This 35 mm official medal was designed by Albin Polasek. It was struck in the Mint Exhibit on the exposition grounds. They were made in copper, bronze, brass or nickel.
1926 U.S. SESQUICENTENNIAL EXPOSITION
Commemorating the 150th anniversary of Declaration of Independence.
Held at the League Island Park and adjacent area, about 1,000 acres in South Philadelphia.
The Swedish-American Memorial House remains as a museum.
Municipal Stadium, built for exposition, later renamed JFK stadium, was demolished in 1992.
The exposition opened May 31 until Nov. 30, 1926. There was also "post-exhibition" period, Dec. 1-31, 1926.
Attendance was disappointing at 6,500,000 of which 4,600,000 paid. (25,000,000 were expected!).
President Coolidge extended broad foreign invitation for the purpose of exhibiting the progress of United States and other nations in art, science and industry, trade and commerce etc.
Sixteen states and 43 foreign countries were represented, 7 of each erecting their own buildings.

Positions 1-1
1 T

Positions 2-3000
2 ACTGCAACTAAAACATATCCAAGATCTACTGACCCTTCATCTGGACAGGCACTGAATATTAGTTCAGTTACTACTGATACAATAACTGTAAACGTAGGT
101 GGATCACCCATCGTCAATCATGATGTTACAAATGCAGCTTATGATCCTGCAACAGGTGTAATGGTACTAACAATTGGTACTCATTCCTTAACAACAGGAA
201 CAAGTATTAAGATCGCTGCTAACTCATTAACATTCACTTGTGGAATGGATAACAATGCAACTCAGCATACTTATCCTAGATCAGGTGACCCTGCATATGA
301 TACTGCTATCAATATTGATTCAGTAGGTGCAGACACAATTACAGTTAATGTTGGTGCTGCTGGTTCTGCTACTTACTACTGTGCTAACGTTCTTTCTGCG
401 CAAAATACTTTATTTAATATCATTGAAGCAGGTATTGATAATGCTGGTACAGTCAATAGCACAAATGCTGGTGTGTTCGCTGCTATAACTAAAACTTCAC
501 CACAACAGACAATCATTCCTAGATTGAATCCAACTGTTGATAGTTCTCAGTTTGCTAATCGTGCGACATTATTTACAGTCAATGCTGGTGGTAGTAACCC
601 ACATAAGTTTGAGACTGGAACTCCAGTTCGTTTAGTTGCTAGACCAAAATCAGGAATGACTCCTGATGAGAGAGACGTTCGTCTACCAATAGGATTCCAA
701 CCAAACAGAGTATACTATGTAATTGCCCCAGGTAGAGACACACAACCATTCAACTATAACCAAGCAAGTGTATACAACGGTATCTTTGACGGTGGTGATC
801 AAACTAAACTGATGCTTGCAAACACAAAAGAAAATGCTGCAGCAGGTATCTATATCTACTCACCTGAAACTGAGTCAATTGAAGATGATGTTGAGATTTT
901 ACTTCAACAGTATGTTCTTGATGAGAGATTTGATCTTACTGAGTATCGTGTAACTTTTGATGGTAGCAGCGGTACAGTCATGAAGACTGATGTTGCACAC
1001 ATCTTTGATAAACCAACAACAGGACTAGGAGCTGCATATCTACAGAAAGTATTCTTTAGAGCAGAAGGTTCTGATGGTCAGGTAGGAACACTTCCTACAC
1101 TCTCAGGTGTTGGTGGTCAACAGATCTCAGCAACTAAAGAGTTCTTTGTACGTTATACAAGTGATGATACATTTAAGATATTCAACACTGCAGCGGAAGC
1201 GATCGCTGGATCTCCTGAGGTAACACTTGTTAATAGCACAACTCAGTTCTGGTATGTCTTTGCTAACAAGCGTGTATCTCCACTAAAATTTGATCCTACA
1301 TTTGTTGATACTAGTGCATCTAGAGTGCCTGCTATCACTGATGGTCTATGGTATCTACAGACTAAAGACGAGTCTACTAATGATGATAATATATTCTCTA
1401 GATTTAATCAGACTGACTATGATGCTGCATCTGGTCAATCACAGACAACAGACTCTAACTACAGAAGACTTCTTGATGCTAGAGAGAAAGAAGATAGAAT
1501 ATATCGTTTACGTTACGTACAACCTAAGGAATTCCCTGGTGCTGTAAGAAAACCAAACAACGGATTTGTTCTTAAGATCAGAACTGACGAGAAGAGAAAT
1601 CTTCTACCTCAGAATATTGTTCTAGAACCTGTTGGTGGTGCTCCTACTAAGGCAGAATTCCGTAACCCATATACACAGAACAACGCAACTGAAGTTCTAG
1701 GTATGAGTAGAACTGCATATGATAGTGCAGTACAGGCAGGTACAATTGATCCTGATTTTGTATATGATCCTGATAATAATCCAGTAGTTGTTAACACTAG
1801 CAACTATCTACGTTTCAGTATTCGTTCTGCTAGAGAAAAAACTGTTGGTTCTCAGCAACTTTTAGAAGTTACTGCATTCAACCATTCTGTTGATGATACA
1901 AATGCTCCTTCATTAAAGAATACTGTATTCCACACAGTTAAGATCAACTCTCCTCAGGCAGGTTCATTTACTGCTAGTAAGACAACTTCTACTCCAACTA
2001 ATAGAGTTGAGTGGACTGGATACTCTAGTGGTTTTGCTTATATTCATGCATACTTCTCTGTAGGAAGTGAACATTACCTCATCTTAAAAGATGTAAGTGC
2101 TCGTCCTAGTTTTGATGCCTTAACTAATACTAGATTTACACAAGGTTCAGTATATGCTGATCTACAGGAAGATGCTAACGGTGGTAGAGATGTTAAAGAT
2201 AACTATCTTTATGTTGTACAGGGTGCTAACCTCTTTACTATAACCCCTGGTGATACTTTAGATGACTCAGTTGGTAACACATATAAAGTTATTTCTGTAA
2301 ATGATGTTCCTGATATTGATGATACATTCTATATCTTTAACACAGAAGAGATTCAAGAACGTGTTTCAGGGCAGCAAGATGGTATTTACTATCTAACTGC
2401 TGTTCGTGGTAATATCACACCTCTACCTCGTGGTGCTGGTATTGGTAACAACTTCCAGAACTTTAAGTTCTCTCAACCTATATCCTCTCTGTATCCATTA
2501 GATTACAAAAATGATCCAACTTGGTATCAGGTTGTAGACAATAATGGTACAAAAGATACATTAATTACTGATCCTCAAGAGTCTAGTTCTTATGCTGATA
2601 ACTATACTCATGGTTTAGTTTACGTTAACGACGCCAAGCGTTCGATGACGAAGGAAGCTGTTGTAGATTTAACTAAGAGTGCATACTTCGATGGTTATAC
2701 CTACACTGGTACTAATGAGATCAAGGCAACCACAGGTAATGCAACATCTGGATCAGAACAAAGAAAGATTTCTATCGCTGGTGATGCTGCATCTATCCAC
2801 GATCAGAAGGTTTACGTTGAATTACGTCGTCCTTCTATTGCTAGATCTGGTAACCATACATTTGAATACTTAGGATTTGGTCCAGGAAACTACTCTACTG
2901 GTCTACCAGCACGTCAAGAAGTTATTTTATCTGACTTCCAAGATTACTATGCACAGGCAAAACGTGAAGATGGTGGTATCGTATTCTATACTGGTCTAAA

Federal displays included Mint Exhibit.
Five exhibition palaces and 72 other major buildings which were mostly multi-colored, created a spectacular "Rainbow City."
A huge lighted Liberty Bell at entrance was called the "largest electrical structure ever."
The first exposition to use sound amplification; first comprehensive display of diesel engines, radios, electric refrigeration, "talking" motion pictures and multiple message telegraphy.
The sports program climaxed by Dempsey-Tunney bout for heavyweight championship. Precedent was established by first appearance upon U.S. coin of likeness of a living U.S. President--commemorative half dollar.
Exposition's financial failure attributed to local skepticism, Sunday closing, no midway and incompleteness at opening.